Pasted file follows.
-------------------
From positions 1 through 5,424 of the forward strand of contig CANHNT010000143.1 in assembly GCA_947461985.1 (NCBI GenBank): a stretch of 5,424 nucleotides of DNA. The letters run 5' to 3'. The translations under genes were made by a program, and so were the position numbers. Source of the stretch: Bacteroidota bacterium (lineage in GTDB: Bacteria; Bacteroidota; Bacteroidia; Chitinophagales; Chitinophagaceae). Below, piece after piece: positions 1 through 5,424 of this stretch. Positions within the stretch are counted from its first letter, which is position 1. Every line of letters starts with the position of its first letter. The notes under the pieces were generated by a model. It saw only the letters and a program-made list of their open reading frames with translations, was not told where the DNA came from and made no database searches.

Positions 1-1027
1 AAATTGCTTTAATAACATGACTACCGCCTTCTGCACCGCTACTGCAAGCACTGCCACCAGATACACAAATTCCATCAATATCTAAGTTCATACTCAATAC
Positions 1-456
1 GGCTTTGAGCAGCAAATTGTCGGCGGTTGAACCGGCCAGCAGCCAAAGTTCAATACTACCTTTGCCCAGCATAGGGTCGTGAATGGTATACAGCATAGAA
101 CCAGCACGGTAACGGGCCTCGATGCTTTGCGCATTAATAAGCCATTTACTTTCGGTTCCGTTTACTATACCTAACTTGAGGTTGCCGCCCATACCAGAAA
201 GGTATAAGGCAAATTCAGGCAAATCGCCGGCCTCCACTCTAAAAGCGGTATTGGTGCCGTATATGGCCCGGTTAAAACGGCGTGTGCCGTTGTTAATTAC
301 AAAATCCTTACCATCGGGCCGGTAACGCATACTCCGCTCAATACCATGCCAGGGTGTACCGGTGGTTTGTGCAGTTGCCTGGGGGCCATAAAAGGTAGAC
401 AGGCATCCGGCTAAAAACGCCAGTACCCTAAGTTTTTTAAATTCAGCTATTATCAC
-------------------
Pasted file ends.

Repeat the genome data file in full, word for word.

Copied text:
From positions 1 through 5,424 of the forward strand of contig CANHNT010000143.1 in assembly GCA_947461985.1 (NCBI GenBank): a stretch of 5,424 nucleotides of DNA. The letters run 5' to 3'. The translations under genes were made by a program, and so were the position numbers. Source of the stretch: Bacteroidota bacterium (lineage in GTDB: Bacteria; Bacteroidota; Bacteroidia; Chitinophagales; Chitinophagaceae). Below, piece after piece: positions 1 through 5,424 of this stretch. Positions within the stretch are counted from its first letter, which is position 1. Every line of letters starts with the position of its first letter. The notes under the pieces were generated by a model. It saw only the letters and a program-made list of their open reading frames with translations, was not told where the DNA came from and made no database searches.

Positions 1-1027
1 AAATTGCTTTAATAACATGACTACCGCCTTCTGCACCGCTACTGCAAGCACTGCCACCAGATACACAAATTCCATCAATATCTAAGTTCATACTCAATAC
Positions 1-456
1 GGCTTTGAGCAGCAAATTGTCGGCGGTTGAACCGGCCAGCAGCCAAAGTTCAATACTACCTTTGCCCAGCATAGGGTCGTGAATGGTATACAGCATAGAA
101 CCAGCACGGTAACGGGCCTCGATGCTTTGCGCATTAATAAGCCATTTACTTTCGGTTCCGTTTACTATACCTAACTTGAGGTTGCCGCCCATACCAGAAA
201 GGTATAAGGCAAATTCAGGCAAATCGCCGGCCTCCACTCTAAAAGCGGTATTGGTGCCGTATATGGCCCGGTTAAAACGGCGTGTGCCGTTGTTAATTAC
301 AAAATCCTTACCATCGGGCCGGTAACGCATACTCCGCTCAATACCATGCCAGGGTGTACCGGTGGTTTGTGCAGTTGCCTGGGGGCCATAAAAGGTAGAC
401 AGGCATCCGGCTAAAAACGCCAGTACCCTAAGTTTTTTAAATTCAGCTATTATCAC